COVID-19, financial markets, securities
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Recent Changes to the Reserve Bank's Liquidity Operations

Sean Dowling

The Reserve Bank's policy measures to support the economy in the wake of the COVID-19 pandemic have significantly increased liquidity in the banking system. Consequently, market participants have had less need to use some of the Reserve Bank's liquidity operations and facilities. In response, the Bank reduced the frequency of its regular open market liquidity operations from daily to weekly. It also removed the requirement for financial institutions that make payments outside of business hours to source additional liquidity from the Bank via open standing facility repos so long as they are holding sufficient Exchange Settlement balances. This article outlines these recent operational changes.

banking, COVID-19, financial markets, monetary policy
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An Assessment of the Term Funding Facility

Susan Black, Ben Jackman and Carl Schwartz

The Term Funding Facility (TFF) was announced by the Reserve Bank Board in March 2020 as part of a comprehensive policy package to support the Australian economy in response to the COVID-19 pandemic. The facility has provided low cost three-year funding to banks operating in Australia against high quality collateral. The TFF closed to new drawdowns at the end of June 2021, so the last of this funding will not mature until mid 2024. This article provides an overview of TFF usage by banks, considers the future refinancing task for the banking sector, and provides an assessment of the TFF with respect to its primary policy goals.

banking, business, COVID-19, credit, finance
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Small Business Finance and COVID-19 Outbreaks

Susan Black, Kevin Lane and Laura Nunn

Economic conditions for small and medium-sized enterprises (SMEs) improved in the second half of 2020 and early 2021, although measures to contain the recent outbreaks of COVID-19 have affected firms in much of Australia. SMEs are being supported by policy measures, including a number of initiatives that continue to encourage lending to smaller firms. Nonetheless, the volume of SME lending has been little changed for some time, and access to finance continues to be a challenge for small businesses.

banking, business, credit, finance
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Examining the Causes of Historical Failures of Central Counterparties

Nicholas Cross

Although historically rare, the failure of a central counterparty (CCP) could severely disrupt and destabilise the financial system. This has driven a global push to implement resolution regimes so that authorities can support the continuity of critical functions of a distressed CCP. This article examines 3 CCP failures to identify common causes of failure that could help authorities prevent or prepare for a resolution. It finds that while there are some common causes of failure in the episodes considered, they have largely been addressed by improvements in CCP financial risk management in recent years.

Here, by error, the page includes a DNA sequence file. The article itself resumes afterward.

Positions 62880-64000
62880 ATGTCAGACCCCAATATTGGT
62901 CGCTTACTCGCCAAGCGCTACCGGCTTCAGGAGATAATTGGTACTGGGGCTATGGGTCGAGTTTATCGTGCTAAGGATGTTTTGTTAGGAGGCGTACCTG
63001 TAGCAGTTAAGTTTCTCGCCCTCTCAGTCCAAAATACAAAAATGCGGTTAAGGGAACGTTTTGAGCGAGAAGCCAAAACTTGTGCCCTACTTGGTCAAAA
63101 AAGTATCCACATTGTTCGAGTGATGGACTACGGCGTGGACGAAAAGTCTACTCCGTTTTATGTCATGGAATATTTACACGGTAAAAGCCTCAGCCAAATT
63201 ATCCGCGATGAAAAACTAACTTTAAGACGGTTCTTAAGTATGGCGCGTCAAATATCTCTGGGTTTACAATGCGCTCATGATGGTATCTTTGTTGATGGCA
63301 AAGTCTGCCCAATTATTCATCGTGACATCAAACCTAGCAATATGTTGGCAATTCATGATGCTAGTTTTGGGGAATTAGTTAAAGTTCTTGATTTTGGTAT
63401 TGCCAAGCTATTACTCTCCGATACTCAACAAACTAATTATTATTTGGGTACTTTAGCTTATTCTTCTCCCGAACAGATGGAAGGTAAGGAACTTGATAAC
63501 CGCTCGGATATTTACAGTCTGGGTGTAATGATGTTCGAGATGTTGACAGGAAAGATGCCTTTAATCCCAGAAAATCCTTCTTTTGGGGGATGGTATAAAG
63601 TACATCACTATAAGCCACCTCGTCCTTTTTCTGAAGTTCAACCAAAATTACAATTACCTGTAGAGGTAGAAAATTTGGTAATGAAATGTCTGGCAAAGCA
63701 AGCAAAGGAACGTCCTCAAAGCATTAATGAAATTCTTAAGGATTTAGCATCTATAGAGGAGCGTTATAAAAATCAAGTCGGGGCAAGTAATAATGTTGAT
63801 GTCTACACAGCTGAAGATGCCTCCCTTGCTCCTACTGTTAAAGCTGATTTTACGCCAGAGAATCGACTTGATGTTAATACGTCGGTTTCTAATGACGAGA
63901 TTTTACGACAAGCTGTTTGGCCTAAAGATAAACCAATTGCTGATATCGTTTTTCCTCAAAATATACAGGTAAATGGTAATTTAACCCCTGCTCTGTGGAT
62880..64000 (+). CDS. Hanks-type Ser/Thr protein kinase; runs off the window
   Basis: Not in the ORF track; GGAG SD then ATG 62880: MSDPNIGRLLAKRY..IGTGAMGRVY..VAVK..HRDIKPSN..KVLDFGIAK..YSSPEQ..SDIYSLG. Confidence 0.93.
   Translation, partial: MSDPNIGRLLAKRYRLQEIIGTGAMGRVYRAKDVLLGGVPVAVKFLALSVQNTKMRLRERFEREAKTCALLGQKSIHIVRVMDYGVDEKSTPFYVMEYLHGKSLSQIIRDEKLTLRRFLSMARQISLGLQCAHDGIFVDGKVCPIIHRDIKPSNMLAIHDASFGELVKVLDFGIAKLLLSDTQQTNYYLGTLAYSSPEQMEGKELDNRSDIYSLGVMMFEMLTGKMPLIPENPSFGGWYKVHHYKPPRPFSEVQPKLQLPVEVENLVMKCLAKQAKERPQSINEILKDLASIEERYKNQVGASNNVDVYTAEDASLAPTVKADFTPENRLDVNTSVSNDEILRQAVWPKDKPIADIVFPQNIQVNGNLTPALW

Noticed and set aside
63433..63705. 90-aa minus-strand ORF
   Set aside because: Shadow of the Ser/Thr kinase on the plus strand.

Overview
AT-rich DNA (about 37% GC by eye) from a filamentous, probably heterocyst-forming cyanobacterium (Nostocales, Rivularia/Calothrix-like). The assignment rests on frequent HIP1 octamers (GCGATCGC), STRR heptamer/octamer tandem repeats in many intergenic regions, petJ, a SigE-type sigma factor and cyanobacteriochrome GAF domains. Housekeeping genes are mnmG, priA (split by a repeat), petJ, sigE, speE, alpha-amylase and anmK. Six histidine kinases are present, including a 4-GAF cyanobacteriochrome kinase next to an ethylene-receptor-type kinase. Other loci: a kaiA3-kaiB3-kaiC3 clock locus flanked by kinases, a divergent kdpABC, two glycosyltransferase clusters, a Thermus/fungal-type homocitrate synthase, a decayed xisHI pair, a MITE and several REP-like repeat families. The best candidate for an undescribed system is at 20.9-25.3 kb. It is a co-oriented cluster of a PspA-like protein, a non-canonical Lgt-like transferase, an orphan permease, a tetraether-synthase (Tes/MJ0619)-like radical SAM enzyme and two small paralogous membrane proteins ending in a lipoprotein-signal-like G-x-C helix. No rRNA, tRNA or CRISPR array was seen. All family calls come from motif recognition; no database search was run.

financial markets, financial stability, regulation
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Corporate Bonds in the Reserve Bank's Collateral Framework

Jin Lim, Eva Liu, Nathan Walsh, Andrew Zanchetta and Duke Cole

In May 2020, the Reserve Bank broadened the range of corporate bonds accepted as collateral under repurchase agreements (repo) from AAA-rated to investment grade (BBB- or above). This change in policy increased the universe of potentially eligible securities for domestic market operations by around $150 billion, of which the Reserve Bank has received applications for and granted eligibility to around $50 billion. In assessing applications for repo eligibility, a number of features – including subordination, embedded options and legal risks – required further investigation to ensure the securities remained within the Bank's risk appetite. Corporate securities remain a small share of total eligible collateral. While usage of corporate bonds in repos with the Bank has been relatively modest to date, the policy change to broaden may have provided some support to the Australian corporate bond market.

bonds, financial markets
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The Committed Liquidity Facility

Andrea Brischetto and Lea Jurkovic

The Reserve Bank provides the Committed Liquidity Facility (CLF) to enhance the resilience of the banking system in times of liquidity stress. Banks need to hold high-quality liquid assets (HQLA), including government securities, as a buffer against liquidity stress. However the low level of government debt in Australia limited the amount they could reasonably hold. The CLF was introduced in 2015 as an alternative. Since 2019, the size of the CLF has been reduced because the amount of government debt on issue has increased significantly. The fee charged for access to the CLF has also been increased to ensure that banks have an incentive to manage their liquidity risk appropriately. The size of the CLF and the associated fee have been adjusted in a measured way to ensure a smooth transition.

banking, financial markets
Photo: Yuichiro Chino – Getty Images

Monetary Policy, Liquidity, and the Central Bank Balance Sheet

Sean Dowling and Sebastien Printant

In response to the COVID-19 pandemic, the Reserve Bank deployed a number of monetary policy tools, including some new measures, to support the economy and address disruptions to the smooth functioning of financial markets. This new mix of policy tools has changed how the Reserve Bank implements monetary policy, and has significantly increased the size of the Bank's balance sheet and the amount of liquidity in the banking system.